Jon Siwek commented on BIT-1315:
Distributing work over time via a recurring event isn't the same thing, though.
I don't mind if this gets postponed or even just rejected. I mostly made the patch
for my own interest (didn't take long) and just to see the reaction -- I'm not
actually sure I've seen any arguments that make me think it's completely a bad
idea. What I don't like is that it feels as if this aspect of the language comes
from the assumption that the programmer doesn't know what they're doing. And
that doesn't make it fun when it comes time to work around it and or try to explain
the absence to someone.
To summarize my reasoning: I think there are cases where something like a "while
loop" is an efficient way to get things done and I would at least like to be able to
decide for myself whether it's reasonable or too dangerous to use for a particular
For a specific example I ran in to when making the API in to Broker's data stores:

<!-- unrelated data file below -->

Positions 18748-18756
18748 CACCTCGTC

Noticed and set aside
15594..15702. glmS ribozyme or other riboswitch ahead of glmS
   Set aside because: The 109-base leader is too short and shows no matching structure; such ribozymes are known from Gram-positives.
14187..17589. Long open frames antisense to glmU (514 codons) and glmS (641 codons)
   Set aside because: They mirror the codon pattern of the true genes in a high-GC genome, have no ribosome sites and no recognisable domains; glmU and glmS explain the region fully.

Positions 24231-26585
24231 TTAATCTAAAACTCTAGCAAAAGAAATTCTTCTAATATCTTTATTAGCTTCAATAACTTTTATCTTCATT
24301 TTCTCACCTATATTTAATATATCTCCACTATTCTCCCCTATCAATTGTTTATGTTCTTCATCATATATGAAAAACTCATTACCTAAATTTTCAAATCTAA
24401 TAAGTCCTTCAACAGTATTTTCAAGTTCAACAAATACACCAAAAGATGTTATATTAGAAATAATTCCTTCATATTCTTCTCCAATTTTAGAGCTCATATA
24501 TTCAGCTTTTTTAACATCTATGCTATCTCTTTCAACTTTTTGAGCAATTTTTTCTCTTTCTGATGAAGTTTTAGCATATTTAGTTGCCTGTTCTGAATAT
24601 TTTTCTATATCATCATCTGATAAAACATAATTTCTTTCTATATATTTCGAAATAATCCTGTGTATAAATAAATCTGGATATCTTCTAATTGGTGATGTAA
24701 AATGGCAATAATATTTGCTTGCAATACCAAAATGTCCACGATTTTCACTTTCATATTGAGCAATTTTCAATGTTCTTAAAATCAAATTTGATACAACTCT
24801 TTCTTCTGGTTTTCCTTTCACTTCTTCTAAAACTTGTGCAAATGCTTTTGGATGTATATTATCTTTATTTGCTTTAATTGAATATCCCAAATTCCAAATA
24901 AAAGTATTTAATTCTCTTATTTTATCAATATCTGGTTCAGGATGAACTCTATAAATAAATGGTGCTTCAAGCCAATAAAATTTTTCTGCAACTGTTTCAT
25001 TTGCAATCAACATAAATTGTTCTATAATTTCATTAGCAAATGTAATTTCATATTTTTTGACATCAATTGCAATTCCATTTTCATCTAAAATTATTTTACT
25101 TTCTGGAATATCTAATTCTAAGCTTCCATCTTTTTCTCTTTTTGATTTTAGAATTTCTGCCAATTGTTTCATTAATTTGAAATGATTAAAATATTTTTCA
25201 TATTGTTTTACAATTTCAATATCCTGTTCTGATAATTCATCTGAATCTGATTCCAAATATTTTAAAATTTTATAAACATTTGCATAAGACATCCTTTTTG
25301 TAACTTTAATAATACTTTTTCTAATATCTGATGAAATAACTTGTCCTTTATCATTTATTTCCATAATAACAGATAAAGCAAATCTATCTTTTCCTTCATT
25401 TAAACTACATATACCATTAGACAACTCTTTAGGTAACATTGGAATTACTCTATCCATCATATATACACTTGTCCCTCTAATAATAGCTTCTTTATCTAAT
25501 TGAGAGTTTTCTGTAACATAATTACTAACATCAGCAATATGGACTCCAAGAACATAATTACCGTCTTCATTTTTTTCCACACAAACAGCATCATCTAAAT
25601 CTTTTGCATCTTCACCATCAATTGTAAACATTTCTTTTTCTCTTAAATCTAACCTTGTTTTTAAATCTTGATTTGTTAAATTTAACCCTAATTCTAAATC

For that I guess I'm in a position where I can modify Bro's core to make
"for" loops aware of the new opaque type, but special-casing doesn't feel
great -- essentially what I've made is Bro bindings for the Broker library and the
least stuff I have to modify in the core language the better because it sort of proves the
possibility of making Bro bindings for other libraries as isolated plugins.
Teach Bro how to 'while'
Project: Bro Issue Tracker
Issue Type: New Feature
Reporter: Jon Siwek
Fix For: 2.4
topic/jsiwek/while has an implementation of a general purpose 'while' loop. If
one wants to hack around the current limitation of only looping over collections,
they're going to do it (e.g. recursion), so why not just provide a more convenient
way instead? The mess you have to write to work around the limitation may be more
error-prone than just providing a simple while loop.
An alternative to adding 'while' to the language might be to allow "for
()" to be an unbounded loop and force the author to put the necessary break/return
conditions in the body.
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